Ambassador Julia Chang Bloch is the first Asian American to hold such rank in U.S. history. She has had an extensive career in international affairs and government service, beginning in 1964 as a Peace Corps Volunteer in Sabah, Malaysia, and culminating as U.S. Ambassador to the Kingdom of Nepal in 1989. From 1981 to 1988, Ambassador Bloch served at the U.S. Agency for International Development as Assistant Administrator of Food for Peace and Voluntary Assistance and as Assistant Administrator for Asia and the Near East, positions appointed by the president and confirmed by the Senate. She also was the Chief Minority Counsel to a Senate Select Committee; a Senate professional staff member; the Deputy Director of the Office of African Affairs at the U.S. Information Agency; a Fellow of the Institute of Politics at Harvard University’s Kennedy School of Government; and an Associate of the U.S.-Japan Relations Program of the Center for International Affairs at Harvard.
After 25 years in government service, Ambassador Bloch moved to the corporate sector in 1993, becoming Group Executive Vice President at the Bank of America, where she created the Corporate Relations Department, heading the bank’s Public Relations, Government Affairs, and Public Policy operations. From 1996 to 1998, Ambassador Bloch moved into philanthropy, serving as President and CEO of the United States-Japan Foundation, a private grant making institution, with $100 million in assets. Beginning in 1998, Ambassador Bloch shifted her focus to China, first becoming Visiting Professor at the Institute for International Relations and Executive Vice Chairman of the American Studies Center at Peking University, and subsequently affiliating with Fudan University in Shanghai, as well as the University of Maryland as Ambassador-in-Residence at the Institute for Global Chinese Affairs.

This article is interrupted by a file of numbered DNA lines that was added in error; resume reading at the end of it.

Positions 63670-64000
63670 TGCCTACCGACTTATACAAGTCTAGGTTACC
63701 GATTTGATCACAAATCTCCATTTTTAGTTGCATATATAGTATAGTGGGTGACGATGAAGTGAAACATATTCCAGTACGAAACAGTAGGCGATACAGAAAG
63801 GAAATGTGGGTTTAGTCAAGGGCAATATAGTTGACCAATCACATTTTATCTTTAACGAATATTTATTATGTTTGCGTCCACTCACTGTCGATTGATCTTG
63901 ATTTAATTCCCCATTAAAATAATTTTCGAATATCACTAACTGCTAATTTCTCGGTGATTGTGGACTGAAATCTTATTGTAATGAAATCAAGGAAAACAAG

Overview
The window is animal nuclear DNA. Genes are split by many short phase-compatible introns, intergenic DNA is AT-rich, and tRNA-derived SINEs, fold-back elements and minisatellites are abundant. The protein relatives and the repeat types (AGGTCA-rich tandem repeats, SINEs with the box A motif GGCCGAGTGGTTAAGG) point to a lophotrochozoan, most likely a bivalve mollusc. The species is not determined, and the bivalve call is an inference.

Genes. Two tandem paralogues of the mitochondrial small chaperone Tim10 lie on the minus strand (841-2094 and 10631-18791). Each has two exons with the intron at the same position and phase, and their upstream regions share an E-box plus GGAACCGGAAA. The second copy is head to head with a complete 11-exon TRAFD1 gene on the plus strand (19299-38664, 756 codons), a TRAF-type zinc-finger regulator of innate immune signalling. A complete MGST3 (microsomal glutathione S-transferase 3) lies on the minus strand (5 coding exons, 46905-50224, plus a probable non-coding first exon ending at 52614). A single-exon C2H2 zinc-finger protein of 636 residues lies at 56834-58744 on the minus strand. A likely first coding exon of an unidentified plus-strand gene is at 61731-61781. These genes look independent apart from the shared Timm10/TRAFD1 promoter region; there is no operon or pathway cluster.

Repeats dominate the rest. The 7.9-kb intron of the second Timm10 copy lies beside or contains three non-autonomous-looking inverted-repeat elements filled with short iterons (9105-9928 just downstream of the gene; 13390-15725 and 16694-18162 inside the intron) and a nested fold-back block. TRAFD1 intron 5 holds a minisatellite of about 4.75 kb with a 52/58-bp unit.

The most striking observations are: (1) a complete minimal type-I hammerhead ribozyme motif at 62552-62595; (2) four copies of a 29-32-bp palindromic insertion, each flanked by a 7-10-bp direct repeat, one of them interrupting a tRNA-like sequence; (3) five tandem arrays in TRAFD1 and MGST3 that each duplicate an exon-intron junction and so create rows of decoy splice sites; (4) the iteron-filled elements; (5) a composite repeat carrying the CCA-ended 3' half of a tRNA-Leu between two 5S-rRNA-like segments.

A native of China who came to the U.S. at age nine, Ambassador Bloch grew up in San Francisco and earned a bachelor’s degree in Communications and Public Policy from the University of California, Berkeley, in 1964, and a master’s degree in Government and East Asia Regional Studies from Harvard University in 1967. She was awarded an honorary doctorate of Humane Letters from Northeastern University in 1986.